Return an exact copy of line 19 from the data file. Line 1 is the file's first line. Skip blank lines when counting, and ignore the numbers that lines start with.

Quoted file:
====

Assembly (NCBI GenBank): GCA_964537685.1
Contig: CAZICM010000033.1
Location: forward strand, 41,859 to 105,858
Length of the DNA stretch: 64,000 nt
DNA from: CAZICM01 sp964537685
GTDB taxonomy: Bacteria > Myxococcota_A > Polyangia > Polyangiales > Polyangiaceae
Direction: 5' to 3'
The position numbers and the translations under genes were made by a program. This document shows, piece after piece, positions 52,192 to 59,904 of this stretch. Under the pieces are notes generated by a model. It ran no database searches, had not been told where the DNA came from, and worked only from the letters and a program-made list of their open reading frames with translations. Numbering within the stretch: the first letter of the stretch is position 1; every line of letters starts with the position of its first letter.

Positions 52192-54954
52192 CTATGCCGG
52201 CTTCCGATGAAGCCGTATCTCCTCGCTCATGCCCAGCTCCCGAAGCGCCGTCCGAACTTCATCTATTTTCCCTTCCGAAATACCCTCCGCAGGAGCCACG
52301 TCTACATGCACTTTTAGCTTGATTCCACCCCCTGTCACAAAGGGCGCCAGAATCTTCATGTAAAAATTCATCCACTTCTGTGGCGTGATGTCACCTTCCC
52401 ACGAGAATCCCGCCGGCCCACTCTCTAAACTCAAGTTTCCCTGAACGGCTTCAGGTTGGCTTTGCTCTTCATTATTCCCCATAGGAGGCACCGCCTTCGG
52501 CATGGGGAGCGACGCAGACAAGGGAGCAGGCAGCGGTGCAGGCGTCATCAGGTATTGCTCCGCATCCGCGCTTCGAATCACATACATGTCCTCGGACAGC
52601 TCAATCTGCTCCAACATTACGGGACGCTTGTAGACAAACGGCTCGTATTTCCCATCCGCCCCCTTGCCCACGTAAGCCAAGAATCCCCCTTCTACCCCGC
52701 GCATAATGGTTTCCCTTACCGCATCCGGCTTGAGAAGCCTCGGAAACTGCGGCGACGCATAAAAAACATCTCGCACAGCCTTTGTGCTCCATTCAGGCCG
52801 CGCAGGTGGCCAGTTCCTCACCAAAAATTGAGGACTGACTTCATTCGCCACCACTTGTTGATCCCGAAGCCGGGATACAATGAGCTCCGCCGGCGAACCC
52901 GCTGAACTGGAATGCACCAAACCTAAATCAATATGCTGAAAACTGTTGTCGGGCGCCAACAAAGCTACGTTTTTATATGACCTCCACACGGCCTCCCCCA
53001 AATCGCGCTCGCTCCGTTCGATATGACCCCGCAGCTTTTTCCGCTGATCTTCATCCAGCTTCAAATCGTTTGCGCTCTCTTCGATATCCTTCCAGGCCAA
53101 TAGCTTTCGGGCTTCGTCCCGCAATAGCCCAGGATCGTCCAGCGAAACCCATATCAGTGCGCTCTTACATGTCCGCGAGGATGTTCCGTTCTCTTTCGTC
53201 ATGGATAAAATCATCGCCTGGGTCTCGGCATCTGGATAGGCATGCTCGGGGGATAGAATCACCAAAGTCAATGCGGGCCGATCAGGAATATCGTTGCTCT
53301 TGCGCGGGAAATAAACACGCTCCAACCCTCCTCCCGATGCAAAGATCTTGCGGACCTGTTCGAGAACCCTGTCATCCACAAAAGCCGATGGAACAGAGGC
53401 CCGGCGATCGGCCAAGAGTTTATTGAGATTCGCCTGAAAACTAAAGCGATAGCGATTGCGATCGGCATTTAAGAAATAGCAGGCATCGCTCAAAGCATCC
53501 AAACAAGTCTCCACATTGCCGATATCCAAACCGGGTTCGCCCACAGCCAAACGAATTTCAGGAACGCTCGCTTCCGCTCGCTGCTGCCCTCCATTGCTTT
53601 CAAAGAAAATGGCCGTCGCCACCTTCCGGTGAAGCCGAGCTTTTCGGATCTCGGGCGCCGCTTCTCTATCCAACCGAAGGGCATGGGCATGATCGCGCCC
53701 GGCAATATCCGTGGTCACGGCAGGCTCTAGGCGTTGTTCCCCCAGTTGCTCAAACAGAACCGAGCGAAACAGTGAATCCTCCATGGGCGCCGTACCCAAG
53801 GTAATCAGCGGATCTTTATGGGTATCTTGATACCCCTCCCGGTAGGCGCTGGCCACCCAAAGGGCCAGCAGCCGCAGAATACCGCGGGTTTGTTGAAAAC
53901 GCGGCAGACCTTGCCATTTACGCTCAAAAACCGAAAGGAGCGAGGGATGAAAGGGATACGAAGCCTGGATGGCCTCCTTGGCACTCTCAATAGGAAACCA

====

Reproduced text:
53001 AATCGCGCTCGCTCCGTTCGATATGACCCCGCAGCTTTTTCCGCTGATCTTCATCCAGCTTCAAATCGTTTGCGCTCTCTTCGATATCCTTCCAGGCCAA